How memories shape and vanish?
Imagine you have a long and complicated story to tell. In order to preserve the story, you could tell it to five of your friends and then occasionally get together with all of them to re-tell the story and help each other fill in any gaps that an individual had forgotten. Additionally, each time you re-tell the story, you could bring new friends to learn and therefore help preserve it and strengthen the memory. In an analogous way, your own neurons help each other out to encode memories that will persist over time.
Memory is so fundamental to human behavior that any impairment to memory can severely impact our daily life. Memory loss that occurs as part of normal aging can be a significant handicap for senior citizens. Moreover, memory loss caused by several diseases, most notably Alzheimer's, has devastating consequences that can interfere with the most basic routines including recognizing relatives or remembering the way back home. This work suggests that memories might fade more rapidly as we age because a memory is encoded by fewer neurons, and if any of these neurons fail, the memory is lost. The study suggests that one day, designing treatments that could boost the recruitment of a higher number of neurons to encode a memory could help prevent memory loss.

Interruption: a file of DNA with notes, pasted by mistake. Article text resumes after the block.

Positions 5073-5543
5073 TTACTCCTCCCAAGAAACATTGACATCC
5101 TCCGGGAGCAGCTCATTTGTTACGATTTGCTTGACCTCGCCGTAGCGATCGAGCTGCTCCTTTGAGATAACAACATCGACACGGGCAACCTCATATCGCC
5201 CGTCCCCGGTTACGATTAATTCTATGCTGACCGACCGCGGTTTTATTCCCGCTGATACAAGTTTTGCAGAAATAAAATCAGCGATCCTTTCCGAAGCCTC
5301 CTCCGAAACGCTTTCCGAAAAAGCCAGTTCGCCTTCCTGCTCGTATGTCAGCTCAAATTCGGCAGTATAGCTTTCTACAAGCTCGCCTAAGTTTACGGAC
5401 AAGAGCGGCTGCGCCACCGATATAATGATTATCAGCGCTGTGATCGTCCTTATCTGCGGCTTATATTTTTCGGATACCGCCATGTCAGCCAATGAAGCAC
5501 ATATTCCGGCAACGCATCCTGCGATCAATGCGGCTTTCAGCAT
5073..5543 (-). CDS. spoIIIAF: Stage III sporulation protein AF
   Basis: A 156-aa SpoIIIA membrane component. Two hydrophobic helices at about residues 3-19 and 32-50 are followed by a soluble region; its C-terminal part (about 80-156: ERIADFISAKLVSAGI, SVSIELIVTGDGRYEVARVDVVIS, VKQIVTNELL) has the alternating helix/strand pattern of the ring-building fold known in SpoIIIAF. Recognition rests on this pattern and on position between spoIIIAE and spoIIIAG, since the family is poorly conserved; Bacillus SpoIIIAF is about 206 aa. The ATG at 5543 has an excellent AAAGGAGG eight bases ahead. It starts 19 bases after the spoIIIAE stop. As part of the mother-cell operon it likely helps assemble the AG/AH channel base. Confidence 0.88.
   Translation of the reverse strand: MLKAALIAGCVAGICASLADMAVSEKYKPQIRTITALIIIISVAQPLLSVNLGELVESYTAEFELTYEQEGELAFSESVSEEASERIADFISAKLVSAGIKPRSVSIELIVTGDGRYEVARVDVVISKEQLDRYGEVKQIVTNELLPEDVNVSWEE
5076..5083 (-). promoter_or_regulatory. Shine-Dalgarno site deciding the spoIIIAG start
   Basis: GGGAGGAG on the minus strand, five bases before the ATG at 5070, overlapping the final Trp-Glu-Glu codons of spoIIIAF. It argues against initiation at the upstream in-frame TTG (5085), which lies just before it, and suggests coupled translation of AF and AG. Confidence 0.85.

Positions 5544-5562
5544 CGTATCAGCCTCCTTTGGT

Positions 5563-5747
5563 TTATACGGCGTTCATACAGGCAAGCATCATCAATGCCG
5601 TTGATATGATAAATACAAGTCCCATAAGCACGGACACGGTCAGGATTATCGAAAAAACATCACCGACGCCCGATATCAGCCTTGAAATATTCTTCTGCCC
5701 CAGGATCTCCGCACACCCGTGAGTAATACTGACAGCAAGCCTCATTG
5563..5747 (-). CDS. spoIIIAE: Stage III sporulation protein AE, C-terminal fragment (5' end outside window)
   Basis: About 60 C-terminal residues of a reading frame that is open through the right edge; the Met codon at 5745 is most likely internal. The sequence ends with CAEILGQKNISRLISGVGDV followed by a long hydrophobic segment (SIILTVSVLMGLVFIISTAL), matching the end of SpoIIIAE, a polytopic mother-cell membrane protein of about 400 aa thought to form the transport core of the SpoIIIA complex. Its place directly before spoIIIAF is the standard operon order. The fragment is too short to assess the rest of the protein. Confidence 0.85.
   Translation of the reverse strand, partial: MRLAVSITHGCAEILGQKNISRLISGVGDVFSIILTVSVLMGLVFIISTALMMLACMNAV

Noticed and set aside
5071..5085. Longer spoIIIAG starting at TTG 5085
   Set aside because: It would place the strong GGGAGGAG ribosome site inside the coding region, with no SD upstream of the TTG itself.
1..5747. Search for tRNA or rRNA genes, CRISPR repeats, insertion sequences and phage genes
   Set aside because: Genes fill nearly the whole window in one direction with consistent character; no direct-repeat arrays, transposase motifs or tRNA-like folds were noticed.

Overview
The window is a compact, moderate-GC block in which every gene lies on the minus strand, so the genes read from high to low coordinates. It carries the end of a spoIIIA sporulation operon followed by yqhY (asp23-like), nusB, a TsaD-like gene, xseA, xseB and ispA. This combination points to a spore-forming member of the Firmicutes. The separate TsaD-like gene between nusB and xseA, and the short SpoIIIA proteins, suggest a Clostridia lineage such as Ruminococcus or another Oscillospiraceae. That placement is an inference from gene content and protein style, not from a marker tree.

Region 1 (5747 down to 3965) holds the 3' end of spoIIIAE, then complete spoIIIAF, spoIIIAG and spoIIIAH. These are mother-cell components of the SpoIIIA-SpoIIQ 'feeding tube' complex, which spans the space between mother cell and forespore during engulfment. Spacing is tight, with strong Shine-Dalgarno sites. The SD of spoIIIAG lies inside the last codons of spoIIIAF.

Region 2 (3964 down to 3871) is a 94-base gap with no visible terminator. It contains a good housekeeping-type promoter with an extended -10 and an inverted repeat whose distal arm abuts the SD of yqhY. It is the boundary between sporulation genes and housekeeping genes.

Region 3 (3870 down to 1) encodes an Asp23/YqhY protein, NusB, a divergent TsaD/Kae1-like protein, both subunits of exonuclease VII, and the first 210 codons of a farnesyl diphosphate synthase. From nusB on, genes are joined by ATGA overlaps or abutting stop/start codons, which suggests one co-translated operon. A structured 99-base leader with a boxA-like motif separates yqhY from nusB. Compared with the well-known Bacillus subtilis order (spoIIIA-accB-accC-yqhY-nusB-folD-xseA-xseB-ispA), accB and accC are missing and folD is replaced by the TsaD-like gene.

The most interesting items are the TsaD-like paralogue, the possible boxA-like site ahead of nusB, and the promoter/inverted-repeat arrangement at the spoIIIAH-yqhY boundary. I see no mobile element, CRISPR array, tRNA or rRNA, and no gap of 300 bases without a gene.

For years, people have known that the more you practice an action, the better chance that you will remember it later," says Lois. "We now think that this is likely, because the more you practice an action, the higher the number of neurons that are encoding the action. The conventional theories about memory storage postulate that making a memory more stable requires the strengthening of the connections to an individual neuron. Our results suggest that increasing the number of neurons that encode the same memory enables the memory to persist for longer.
The paper is titled persistence of neuronal representations through time and damage in the hippocampus. In addition to Gonzalez and Lois, co-authors are undergraduate Hanwen Zhang and former lab technician Anna Harutyunyan. Funding was provided by the American Heart Association, the Della Martin Foundation, the Burroughs Welcome Fund, and a BRAIN Initiative grant from the National Institute of Neurological Disorders and Stroke.